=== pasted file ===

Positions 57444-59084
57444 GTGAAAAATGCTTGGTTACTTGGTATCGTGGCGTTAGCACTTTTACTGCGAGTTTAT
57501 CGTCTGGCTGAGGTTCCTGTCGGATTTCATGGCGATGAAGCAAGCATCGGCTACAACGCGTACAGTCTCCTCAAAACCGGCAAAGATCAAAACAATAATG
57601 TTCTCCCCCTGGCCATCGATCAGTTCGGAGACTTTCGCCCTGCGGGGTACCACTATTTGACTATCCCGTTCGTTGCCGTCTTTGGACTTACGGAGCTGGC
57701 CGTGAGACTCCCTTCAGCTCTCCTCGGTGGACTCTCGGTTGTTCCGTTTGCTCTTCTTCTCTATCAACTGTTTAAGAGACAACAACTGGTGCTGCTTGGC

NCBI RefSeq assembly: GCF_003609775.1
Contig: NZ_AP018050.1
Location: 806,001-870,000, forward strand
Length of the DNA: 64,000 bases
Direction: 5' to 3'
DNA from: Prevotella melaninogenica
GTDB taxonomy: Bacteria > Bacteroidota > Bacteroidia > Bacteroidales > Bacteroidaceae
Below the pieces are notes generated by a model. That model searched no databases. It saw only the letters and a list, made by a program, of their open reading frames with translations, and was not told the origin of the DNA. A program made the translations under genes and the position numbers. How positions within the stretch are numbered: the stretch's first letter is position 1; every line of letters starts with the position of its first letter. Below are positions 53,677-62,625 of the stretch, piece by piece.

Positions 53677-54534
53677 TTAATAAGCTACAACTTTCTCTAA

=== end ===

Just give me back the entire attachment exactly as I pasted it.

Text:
Positions 57444-59084
57444 GTGAAAAATGCTTGGTTACTTGGTATCGTGGCGTTAGCACTTTTACTGCGAGTTTAT
57501 CGTCTGGCTGAGGTTCCTGTCGGATTTCATGGCGATGAAGCAAGCATCGGCTACAACGCGTACAGTCTCCTCAAAACCGGCAAAGATCAAAACAATAATG
57601 TTCTCCCCCTGGCCATCGATCAGTTCGGAGACTTTCGCCCTGCGGGGTACCACTATTTGACTATCCCGTTCGTTGCCGTCTTTGGACTTACGGAGCTGGC
57701 CGTGAGACTCCCTTCAGCTCTCCTCGGTGGACTCTCGGTTGTTCCGTTTGCTCTTCTTCTCTATCAACTGTTTAAGAGACAACAACTGGTGCTGCTTGGC

NCBI RefSeq assembly: GCF_003609775.1
Contig: NZ_AP018050.1
Location: 806,001-870,000, forward strand
Length of the DNA: 64,000 bases
Direction: 5' to 3'
DNA from: Prevotella melaninogenica
GTDB taxonomy: Bacteria > Bacteroidota > Bacteroidia > Bacteroidales > Bacteroidaceae
Below the pieces are notes generated by a model. That model searched no databases. It saw only the letters and a list, made by a program, of their open reading frames with translations, and was not told the origin of the DNA. A program made the translations under genes and the position numbers. How positions within the stretch are numbered: the stretch's first letter is position 1; every line of letters starts with the position of its first letter. Below are positions 53,677-62,625 of the stretch, piece by piece.

Positions 53677-54534
53677 TTAATAAGCTACAACTTTCTCTAA